The Print3r

All Metal Triple Extruder Water Cooled Delta 3D Printer

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Some highlights:

-US made machined aluminum corner brackets
-Bulldog XL open hardware Extruders
-Timing Belt with embedded steel cables
-Screw-adjustable belt tension
-On-board self contained water cooling loop
-Carbon-Fiber magnetic push rods
-Stainless linear rails (Recirculating ball bearing)
-Matte-Etched silicon wafer build surface
-Aluminum-PCB heated bed
-Silicone rubber bed insulation
-Rumba open hardware control board
-Trinamic TMC2100 stepper motor drivers for the extruders
-DRV8825 Stepper drivers with 1/32th microstepping for XYZ
-Customized Wim3rl water cooled print head (made in Austria)
-RepRapDiscount Full Graphic Smart Display with stainless enclosure

This was a build first design later kind of project.

All design details will be made available - My goal is 100% open source and open hardware.

The Firmware for the moment is Marlin although I have also tried Repetier (both GPL licensed)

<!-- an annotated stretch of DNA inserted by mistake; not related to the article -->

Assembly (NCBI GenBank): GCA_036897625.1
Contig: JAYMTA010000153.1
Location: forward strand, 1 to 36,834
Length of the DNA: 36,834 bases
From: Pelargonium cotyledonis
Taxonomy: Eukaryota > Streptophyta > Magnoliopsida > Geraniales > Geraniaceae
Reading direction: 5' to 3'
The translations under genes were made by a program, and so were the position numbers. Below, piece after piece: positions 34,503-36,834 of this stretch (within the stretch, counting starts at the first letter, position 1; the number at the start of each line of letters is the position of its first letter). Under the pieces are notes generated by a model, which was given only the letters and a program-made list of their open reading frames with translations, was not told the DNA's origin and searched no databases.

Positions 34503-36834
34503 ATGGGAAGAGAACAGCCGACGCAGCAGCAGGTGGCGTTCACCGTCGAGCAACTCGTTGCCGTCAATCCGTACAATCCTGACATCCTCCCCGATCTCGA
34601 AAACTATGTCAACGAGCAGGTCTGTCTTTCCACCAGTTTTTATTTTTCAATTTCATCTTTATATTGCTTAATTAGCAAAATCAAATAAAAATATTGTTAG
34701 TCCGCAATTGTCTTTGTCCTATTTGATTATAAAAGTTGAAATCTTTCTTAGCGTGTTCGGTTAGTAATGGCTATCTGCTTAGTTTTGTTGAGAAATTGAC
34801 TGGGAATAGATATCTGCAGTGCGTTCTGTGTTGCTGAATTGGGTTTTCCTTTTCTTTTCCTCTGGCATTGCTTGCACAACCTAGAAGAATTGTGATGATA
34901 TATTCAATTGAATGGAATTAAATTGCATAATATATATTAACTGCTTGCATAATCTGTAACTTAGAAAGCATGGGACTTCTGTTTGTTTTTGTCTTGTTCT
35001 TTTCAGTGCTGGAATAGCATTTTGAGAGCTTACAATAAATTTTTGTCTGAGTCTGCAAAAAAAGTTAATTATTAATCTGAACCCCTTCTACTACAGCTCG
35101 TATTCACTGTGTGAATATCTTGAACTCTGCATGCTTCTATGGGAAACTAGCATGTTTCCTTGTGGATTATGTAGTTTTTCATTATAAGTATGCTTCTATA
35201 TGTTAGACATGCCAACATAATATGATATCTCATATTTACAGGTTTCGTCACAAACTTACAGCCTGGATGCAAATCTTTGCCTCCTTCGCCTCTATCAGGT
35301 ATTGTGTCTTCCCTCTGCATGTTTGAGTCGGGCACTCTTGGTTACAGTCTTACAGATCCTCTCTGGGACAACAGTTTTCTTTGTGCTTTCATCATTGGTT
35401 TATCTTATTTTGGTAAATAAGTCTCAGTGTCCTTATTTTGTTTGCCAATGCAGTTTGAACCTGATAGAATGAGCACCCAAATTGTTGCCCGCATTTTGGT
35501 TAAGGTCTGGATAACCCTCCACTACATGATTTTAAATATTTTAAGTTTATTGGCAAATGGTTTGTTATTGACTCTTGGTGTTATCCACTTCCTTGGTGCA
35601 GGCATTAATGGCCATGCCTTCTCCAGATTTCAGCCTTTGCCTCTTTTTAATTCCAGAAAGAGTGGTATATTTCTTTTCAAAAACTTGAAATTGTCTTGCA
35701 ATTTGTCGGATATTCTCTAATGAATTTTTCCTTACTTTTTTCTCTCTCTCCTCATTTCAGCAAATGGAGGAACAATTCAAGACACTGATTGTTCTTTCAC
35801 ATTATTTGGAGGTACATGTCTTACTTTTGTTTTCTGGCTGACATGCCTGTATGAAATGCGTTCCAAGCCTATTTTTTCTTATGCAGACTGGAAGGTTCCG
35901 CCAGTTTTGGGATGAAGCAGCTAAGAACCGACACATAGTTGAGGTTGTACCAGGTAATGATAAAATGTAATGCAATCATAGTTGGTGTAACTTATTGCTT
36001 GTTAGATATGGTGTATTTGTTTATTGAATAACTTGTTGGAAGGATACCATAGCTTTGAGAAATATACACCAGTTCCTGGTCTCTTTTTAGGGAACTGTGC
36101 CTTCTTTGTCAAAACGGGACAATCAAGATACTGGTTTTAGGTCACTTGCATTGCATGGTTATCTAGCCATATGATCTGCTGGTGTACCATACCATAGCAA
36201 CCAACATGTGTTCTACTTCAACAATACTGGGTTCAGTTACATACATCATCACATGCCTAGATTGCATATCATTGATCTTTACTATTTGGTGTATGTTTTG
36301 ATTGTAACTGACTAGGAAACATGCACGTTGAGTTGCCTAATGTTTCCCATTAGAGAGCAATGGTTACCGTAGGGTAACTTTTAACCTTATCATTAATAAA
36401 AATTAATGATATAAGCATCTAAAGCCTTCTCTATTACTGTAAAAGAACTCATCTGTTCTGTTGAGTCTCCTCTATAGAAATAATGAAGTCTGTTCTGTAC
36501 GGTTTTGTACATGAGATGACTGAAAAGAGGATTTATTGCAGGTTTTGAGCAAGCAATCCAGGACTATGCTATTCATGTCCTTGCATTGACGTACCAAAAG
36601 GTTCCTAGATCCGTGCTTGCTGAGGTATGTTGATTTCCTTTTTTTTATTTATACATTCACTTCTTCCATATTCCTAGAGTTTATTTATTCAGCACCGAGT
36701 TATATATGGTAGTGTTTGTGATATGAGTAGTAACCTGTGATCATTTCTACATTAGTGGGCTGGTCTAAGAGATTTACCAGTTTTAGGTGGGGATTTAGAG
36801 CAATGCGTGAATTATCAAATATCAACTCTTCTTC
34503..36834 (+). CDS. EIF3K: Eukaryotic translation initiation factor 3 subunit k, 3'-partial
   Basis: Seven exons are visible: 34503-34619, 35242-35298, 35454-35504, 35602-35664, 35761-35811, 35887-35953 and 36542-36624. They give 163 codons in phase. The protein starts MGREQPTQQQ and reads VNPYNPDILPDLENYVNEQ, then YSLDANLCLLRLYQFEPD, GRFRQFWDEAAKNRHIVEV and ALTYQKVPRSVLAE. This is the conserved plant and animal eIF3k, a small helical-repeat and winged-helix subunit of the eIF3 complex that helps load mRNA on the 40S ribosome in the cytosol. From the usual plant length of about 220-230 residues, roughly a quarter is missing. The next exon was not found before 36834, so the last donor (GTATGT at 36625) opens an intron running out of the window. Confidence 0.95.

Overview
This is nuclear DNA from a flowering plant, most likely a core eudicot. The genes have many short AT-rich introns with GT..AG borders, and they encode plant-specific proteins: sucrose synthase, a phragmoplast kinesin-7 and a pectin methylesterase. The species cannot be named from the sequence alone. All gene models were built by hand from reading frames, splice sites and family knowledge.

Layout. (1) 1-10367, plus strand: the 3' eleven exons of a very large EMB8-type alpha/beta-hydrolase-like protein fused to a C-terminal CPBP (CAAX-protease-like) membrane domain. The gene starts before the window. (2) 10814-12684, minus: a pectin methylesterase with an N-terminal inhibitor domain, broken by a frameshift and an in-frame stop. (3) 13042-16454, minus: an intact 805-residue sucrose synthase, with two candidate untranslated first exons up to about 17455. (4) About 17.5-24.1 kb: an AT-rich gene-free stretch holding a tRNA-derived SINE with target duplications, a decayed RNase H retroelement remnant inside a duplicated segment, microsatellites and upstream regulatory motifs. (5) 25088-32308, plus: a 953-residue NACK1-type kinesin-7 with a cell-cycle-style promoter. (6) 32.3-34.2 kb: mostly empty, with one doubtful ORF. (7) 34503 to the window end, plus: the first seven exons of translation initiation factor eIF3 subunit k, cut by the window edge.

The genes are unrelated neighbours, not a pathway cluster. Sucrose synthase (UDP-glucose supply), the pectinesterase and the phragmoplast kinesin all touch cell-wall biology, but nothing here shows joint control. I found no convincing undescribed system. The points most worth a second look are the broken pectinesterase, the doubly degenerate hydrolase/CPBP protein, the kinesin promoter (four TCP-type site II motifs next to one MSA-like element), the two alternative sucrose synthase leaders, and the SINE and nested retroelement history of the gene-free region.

The design is similar to the Kossel
and the
RepRap Rostock
Both are GPL licensed designs

Zip Archive - 485.66 kB - 10/10/2016 at 02:04


Zip Archive - 6.71 MB - 10/10/2016 at 02:04


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  • Extruder Heat Sinks

    oneohm10/23/2016 at 20:52 0 comments

    Heat sinks will help keep the extruder stepper motors cool.

    I had to buy longer screws to properly mount these.

    Especially since they are geared down, the steppers will run fast continuously -potentially leading to overheating.

    I skipped the thermal paste for now - if they still run hot I have the option of adding some later.

  • Video is up!

    oneohm10/10/2016 at 01:59 0 comments

  • Print Head Details

    oneohm10/10/2016 at 01:57 0 comments

    The print head assembly is a customized version of the Wim3rl.

    The designer (Mathias Dragobert) describes the Wim3rl:

    "This head is an all-in-one solution, where the cooler and hotends are one stiff, durable and heat-resistant package. The head weights only 80 g (not including heaters and connectors to tubes and hoses) when filled with water, being as heavy as a common plastic part with the hotend and cooling components.”